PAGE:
The body count of “drug-related” incidents has risen to more than 500 this week, according to the police and news reports. It is a figure that appears to saturate the minds of the people in a country where news of violence are regular items the evening news, where insurgencies and disasters speak in the numbers of the dead. There was hardly any public outrage until photographs of weeping women bent over their dead, cardboard signs identifying corpses as “pushers,” went viral on social media and the world outside took notice.
It is hard to explain, and it is quite numbing to try to understand. Still, in his honeymoon period, the president has said he doesn’t care about the rise in the killings because he knows what he’s doing. His countenance changes when he speaks of drugs ruining the nation. He elevates it into a crisis, the word “kill” loosely slipping off his tongue. In the next breath he expresses compassion for the lowly people – and this is what his hardcore followers like about him.
The shock effect is in place. “At some point it’s going to stop, but we just don’t know when,” says Professor Resil Mojares, an intellectual who teaches at the Cebu campus of the University of the Philippines.
“If he’s doing this, capitalizing on the fact that he has done it in Davao, people will give him leeway. At some point they will stop after they will have judged they’ve been conveyed the images of boldness and seriousness and maybe then people will pay attention to issues,” Mojares adds.
Duterte’s supporters are steadfast, confined by the black-and-white frame of wanting to see the end of the drug problem within six months, as the president’s campaign had promised. Until this week, few had come out to challenge the drive on the grounds of human rights and the rule of law.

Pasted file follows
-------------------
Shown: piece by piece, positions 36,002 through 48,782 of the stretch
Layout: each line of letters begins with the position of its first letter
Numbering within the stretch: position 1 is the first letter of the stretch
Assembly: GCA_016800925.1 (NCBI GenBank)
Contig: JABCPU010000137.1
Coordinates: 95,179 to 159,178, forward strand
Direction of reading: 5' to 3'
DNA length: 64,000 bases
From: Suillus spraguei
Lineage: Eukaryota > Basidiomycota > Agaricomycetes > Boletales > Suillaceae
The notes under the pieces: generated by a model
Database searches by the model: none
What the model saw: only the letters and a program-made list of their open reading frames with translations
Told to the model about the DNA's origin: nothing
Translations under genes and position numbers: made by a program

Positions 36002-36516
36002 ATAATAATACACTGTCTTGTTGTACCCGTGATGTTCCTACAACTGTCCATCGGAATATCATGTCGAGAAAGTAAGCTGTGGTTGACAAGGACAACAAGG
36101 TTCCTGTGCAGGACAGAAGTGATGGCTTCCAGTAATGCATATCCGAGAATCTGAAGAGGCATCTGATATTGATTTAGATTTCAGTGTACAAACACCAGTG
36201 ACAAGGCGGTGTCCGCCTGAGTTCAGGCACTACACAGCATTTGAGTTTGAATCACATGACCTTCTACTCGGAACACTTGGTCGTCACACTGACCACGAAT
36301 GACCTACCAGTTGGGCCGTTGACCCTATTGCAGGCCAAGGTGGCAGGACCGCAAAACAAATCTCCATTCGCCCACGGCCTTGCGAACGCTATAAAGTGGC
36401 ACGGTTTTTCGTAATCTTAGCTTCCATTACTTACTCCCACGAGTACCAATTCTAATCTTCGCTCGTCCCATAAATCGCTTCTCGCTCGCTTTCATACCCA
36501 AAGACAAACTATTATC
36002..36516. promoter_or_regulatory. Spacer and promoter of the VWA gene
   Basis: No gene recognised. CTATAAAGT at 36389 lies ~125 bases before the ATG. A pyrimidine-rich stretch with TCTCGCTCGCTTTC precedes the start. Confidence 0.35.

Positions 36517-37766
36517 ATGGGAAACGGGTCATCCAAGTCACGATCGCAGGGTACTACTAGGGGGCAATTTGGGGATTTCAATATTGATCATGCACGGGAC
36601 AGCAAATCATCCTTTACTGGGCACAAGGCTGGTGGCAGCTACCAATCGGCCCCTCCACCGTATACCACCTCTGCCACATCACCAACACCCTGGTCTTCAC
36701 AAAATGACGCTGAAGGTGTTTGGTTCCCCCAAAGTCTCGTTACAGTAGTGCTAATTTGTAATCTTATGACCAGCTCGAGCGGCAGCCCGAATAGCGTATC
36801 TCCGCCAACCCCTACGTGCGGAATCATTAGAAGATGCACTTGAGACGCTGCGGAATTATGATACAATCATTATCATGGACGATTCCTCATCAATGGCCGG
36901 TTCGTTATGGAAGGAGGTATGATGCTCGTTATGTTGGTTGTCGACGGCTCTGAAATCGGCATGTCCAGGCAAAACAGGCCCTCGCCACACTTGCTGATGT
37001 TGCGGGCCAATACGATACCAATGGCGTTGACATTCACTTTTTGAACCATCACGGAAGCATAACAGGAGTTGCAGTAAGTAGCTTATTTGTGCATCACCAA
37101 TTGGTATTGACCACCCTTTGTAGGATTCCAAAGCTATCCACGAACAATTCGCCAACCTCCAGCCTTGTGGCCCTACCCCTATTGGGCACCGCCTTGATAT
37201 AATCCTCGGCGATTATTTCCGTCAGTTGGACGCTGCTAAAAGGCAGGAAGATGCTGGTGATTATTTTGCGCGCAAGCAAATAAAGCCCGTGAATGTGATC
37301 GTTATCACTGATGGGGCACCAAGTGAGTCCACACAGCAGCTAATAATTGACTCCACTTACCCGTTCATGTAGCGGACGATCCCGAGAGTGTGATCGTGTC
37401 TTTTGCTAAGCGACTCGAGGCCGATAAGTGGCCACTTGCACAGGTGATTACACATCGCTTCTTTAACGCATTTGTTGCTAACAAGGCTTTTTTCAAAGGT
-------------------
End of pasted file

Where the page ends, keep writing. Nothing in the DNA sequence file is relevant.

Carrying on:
The Catholic Church had been meek until influential archbishop Socrates Villegas spoke out in the name of humanity, his little voice “drowned out by the louder voice of revenge or silenced by the sweet privileges of political clout.”
When the president once again read out a list of alleged culprits over the weekend, naming mayors and judges among others, he put himself under a microscope of his own choosing. The list was meant as an ultimatum for them to surrender to his chief of police. This time, Chief Justice Lourdes Sereno urged the judges against surrendering in the absence of a proper arrest warrant. Rebuffed, Duterte threatened to impose martial law.
The list the president read out while visiting army camps – ostensibly courting soldiers this early in his term – included some people who have died, been killed, or misidentified. Police chief General Ronald de la Rosa dismissed the mistakes as “little things” – little things, he did not seem to realize, that put into question the credibility of the president’s zealous campaign.
Vice President Leni Robredo, elected on a different ticket than the president, has spoken out repeatedly, most recently on August 8, to condemn the killings and to say that at least two people she has known personally have been targeted by the death squads, and that they had nothing to do with drugs. There were reports that two college students have been gunned down by mistake.
Thirty years of desultory democracy have thus brought us to this point where confusing principles lie scattered about. The provincial road on which I go biking through fishing villages in the Visayas hasn’t changed much in a decade. The walls of the rich are still built high to fence off their lands, and the lesser families continue gleaning the beach at low tide just to put food on their table.
What we know of Duterte’s sudden rise to power is that it was a consequence of past leaders losing touch with the people and their frustrations. Politicians and entitled civil servants had gone too far with uncaring.
Duterte knew what the people wanted to hear, and his war or drugs is the first step to proving himself. He boasted of it, as he had done in Davao where checks and balances were much simpler. With the future of the entire nation and its democracy in his hands, we don’t know where it will take us.
First published with the title “Contradictions in Philippine President Duterte’s War on Drugs” in Asia Sentinel, August 9, 2016. Reprinted with author’s permission.
Criselda Yabes is the author of "Below the Crying Mountain" set in the rebellion of the 1970s in the south. It won the UP Centennial Literary Prize in 2008 and was nominated for the Man Asian Prize in 2010. She is currently based in Manila.